Reign of Fire

Published on: March 23rd, 2004

REIGN OF FIRE

3/10

Rob Bowman : USA 2002 : 101 mins

It may seem perverse to criticise Reign of Fire – a film in which the earth is ravaged and ruled by a race of giant, napalm-breathing dragons – on the grounds of plausibility, but the watchability of any movie, whether Being John Malkovich or Sweet Sixteen, relies on a basic suspension of disbelief. Reign falls down on this fundamental issue – while its biggest dragon soars on huge wings full of holes, the script’s plausibility gaps are so vast and numerous that the project never has any hope of getting airborne.

The warning signs kick in very early on, in a prologue supposedly set in the London of 2008 – but in which advertising hoardings from 2001 are clearly and distractingly visible. Making only the very lamest of nods to the vastly superior Hammer horror Quatermass and the Pit, in which a long-dormat alien force is disturbed by the construction of a new London Underground station, Reign starts with an extension to the Docklands Line awakening a colossal dragon from what’s presumably a very protracted kind of nap.

It isn’t made clear, but it’s implied that the catalyst for this disastrous event is the carelessness of schoolboy Quinn Abercromby (Ben Thornton) – who suffers an immediate personal tragedy when the dragon’s rise to the surface results in the death of his engineer mother Karen (Alice Krige). This prologue is reasonably well handled, though it’s slightly odd that director Bowman feels the need to so directly quote his own previous feature, The X-Files movie – both films start with a young boy making a terrible discovery in a dark, underground cavern that makes his eyes go a strange colour.

We then spool forward twenty years via a cost-cutting, very unconvincing montage of magazines reporting the dragons’ rapid conquest of Earth. Well-spoken posh-kid Quinn has somehow grown into a growling Cockney adult (Christian Bale) who leads one of the few remaining bands of humans, hiding out in a castle in ‘Northumberland, England’ – unconvincingly doubled-for by rural Ireland. Somehow managing to escape the attentions of the marauding dragons, the colony is nevertheless finding it difficult to get along on minimal supplies.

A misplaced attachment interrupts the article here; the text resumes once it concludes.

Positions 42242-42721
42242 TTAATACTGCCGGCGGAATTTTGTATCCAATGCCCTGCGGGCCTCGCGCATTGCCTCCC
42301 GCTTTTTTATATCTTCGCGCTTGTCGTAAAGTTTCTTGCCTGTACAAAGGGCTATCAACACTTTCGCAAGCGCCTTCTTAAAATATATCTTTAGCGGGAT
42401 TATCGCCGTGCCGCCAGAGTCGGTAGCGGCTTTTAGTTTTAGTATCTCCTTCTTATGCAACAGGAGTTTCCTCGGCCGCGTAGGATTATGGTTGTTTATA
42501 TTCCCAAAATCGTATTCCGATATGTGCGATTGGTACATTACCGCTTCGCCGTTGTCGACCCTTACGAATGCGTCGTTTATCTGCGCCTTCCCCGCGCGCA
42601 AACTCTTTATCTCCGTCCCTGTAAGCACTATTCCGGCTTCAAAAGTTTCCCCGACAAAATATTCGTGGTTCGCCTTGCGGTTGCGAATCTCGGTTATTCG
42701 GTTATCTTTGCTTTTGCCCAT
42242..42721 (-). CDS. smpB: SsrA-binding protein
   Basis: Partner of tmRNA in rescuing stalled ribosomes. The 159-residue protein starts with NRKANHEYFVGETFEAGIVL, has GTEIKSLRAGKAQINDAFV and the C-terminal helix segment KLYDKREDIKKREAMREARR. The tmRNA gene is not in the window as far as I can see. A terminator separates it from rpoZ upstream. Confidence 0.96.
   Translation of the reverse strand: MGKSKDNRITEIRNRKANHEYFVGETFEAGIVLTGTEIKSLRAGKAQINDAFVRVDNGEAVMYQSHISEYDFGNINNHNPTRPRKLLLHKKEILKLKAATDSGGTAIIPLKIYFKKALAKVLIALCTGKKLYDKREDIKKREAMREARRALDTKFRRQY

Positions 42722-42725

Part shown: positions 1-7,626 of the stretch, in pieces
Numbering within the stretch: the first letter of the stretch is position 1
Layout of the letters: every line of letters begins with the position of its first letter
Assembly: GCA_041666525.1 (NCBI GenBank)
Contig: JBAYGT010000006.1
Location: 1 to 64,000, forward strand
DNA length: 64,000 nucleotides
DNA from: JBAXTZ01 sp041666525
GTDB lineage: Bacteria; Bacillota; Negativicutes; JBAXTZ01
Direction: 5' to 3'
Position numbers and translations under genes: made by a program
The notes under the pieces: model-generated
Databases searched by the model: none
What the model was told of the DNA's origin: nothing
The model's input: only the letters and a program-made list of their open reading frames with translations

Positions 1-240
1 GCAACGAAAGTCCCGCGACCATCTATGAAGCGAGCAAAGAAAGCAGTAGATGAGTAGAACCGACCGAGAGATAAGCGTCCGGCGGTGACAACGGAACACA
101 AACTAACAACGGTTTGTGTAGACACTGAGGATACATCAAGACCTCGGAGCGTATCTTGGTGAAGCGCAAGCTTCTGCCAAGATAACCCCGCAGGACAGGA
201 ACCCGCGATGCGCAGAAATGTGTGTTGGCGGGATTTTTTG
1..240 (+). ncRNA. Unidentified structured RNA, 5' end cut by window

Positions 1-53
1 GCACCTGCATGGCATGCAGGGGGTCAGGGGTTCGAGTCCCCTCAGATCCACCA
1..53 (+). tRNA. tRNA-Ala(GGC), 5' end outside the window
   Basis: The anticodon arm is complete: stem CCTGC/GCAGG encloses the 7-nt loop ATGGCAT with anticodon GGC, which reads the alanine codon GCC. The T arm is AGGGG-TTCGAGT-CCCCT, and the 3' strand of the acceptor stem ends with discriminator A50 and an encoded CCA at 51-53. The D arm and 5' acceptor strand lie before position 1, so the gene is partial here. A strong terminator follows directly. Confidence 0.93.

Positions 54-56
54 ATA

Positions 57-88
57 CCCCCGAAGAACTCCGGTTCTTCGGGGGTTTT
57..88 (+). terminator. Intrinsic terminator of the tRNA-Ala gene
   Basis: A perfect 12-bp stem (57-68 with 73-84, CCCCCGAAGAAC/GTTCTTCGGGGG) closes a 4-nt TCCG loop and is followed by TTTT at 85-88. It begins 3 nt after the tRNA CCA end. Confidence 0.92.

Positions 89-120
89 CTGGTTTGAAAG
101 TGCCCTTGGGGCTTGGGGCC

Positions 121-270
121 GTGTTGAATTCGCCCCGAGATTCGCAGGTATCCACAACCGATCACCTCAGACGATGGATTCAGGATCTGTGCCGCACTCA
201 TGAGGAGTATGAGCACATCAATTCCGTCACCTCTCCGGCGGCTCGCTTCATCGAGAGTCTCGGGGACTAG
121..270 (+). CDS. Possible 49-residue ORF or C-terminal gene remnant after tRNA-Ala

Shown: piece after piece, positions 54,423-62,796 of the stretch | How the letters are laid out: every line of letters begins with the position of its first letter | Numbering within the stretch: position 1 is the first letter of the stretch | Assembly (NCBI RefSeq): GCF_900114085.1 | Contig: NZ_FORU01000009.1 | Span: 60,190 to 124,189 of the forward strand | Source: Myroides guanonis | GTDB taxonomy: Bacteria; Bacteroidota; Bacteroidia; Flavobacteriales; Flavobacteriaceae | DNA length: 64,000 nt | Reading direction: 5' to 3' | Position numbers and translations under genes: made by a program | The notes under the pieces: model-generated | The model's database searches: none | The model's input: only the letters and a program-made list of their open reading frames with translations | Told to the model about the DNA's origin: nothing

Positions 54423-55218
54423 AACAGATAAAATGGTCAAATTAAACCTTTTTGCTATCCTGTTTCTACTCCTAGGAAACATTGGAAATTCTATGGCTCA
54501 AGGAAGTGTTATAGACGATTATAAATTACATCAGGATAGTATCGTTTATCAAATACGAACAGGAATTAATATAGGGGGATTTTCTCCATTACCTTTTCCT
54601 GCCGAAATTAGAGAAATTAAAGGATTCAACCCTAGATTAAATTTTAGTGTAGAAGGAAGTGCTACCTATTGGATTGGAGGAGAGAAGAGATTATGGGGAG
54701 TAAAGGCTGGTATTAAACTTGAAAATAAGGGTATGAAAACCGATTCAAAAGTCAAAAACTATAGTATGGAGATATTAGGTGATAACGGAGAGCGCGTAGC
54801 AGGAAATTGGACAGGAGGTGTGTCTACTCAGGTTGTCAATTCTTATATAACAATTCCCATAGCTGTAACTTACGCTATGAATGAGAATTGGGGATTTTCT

Things seem to pick up when a squadron of American tanks and helicopters arrive, led by swaggering tough-guy Denton Van Zan (top-billed Matthew McConaughey) who immediately challenges Quinn’s authority. The two men violently clash, but eventually resolve their differences and set out to London on a quest to destroy the Rodan-like ‘king’ dragon in his lair and thus end the serpents’ terrible reign.

The script credit is shared by Gregg Chabot, Kevin Peterka and Matt Greenberg – on this evidence, it wouldn’t be a surprise if they turned out to be a trio of teenagers who’d dashed off the screenplay during breaks in fantasy Sword & Sorcery role-playing at the local Games Workshop. It feels like a very sloppy first draft of something that might have ended up as a passable monster movie – and director Bowman can do very little to rectify the damage, apart from allowing cinematographer Adrian Biddle to bathe scene after scene in a succession of dour blue-grey filters.

Only at the very end do we see through the dragons’ eyes, with some intriguingly high-contrast images that give the film a much needed boost, though it’s all far too late in the day. Richard D Hoover’s special effects, meanwhile, are serviceable at best, the dragons emerging as less interesting cousins of the napalm-spewing bug variants from Paul Verhoeven‘s Starship Troopers.

More serious are the crippling casting issues: McConaughey, despite much bluster and cigar-chomping, is a very pale echo of his obvious inspiration, Robert Shaw’s Quint from Jaws. As his rival alpha-male, Bale is only marginally more convincing, and one suspects that Izabella Scorupco’s helicopter-pilot Alex would be more than capable of holding her own with both – if the script allowed her to be anything other than the most perfunctory kind of love-interest. There are a couple of impressive moments – including a deliriously heavy-metal-LP-cover image when a bare-chested, axe-wielding McConaughey leaps through the air towards a flying dragon – but only a couple, and certainly nowhere near enough to sustain interest across what’s essentially 101 minutes of half-baked adolescent fantasy.

22nd September, 2002
(seen 19th, UGC Boldon)

by Neil Young
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